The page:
Commentary: With some $2.4 trillion sucked out of retirement accounts since early last year, lawmakers have predictably made the 401(k) system a flaming target for change, and, also predictably, their ideas are way off base-except for one.
Several of the nation’s largest financial institutions have already stopped footing the bill for their executives’ financial planning, which historically has been a staple of compensation packages for CEOs, CFOs and other top brass.
Corporations that sponsor 401(k) plans may have more pressing issues at the moment, but that hardly means they should ignore the waning confidence in what has become their primary retirement benefits offering.
The Perfect Plan, if done right, is more than just a compelling retirement benefit—it’s an employer’s competitive weapon, one that helps lure and retain key talent and serves as an underlying driver of productivity and profitability. Here’s a look at what could be the future of corporate retirement benefits for everyone.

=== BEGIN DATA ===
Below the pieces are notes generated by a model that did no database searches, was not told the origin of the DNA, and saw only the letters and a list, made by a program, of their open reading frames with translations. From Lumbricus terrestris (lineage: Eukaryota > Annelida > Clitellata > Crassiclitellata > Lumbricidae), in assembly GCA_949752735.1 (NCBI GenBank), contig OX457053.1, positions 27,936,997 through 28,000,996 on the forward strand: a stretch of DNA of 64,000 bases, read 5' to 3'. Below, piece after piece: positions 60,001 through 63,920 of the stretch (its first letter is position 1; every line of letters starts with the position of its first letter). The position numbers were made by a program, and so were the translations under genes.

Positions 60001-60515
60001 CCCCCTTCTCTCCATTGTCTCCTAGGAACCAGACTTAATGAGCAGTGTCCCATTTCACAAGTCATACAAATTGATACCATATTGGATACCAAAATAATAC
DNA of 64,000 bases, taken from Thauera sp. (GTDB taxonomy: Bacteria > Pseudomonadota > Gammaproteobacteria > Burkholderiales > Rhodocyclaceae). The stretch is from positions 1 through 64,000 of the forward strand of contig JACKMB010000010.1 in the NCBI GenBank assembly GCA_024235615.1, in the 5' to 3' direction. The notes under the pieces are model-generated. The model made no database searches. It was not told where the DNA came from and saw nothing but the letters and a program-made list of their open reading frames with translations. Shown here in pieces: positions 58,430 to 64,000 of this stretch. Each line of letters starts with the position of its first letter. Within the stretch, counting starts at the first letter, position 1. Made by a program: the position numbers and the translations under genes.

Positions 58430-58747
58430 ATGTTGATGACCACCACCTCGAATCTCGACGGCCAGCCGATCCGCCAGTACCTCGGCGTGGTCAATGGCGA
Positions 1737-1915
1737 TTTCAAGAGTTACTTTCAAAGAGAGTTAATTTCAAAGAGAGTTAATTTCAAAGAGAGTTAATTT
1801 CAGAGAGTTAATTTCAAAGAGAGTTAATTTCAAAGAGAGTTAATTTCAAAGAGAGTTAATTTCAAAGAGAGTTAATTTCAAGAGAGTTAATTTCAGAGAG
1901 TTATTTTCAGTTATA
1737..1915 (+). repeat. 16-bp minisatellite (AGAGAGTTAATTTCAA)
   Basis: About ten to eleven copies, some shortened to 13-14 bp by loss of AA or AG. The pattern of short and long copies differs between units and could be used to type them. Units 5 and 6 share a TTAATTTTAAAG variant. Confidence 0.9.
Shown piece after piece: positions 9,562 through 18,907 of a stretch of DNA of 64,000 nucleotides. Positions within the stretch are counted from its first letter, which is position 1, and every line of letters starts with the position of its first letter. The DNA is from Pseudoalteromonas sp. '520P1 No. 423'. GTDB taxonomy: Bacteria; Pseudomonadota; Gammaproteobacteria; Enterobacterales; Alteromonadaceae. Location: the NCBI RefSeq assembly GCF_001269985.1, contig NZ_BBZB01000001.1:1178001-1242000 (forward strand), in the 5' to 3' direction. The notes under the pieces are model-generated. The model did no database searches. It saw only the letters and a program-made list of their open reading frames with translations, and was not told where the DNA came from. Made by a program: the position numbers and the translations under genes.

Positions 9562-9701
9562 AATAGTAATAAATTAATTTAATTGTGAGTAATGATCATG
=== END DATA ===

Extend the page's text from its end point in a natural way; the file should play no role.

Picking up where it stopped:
A lawsuit argues that the plan sponsored by the country’s largest private employer used retail funds rather than institutional ones, and had too many active funds. It’s the most recent in a string of such cases, and benefits attorneys note that until there are definitive rulings in these cases, more large companies will likely be hit.
By voicing its opinion on a case involving workers at Deere & Co., the Department of Labor has sent a message that courts need to carefully examine the claims of 401(k) participants in each of the individual suits currently pending.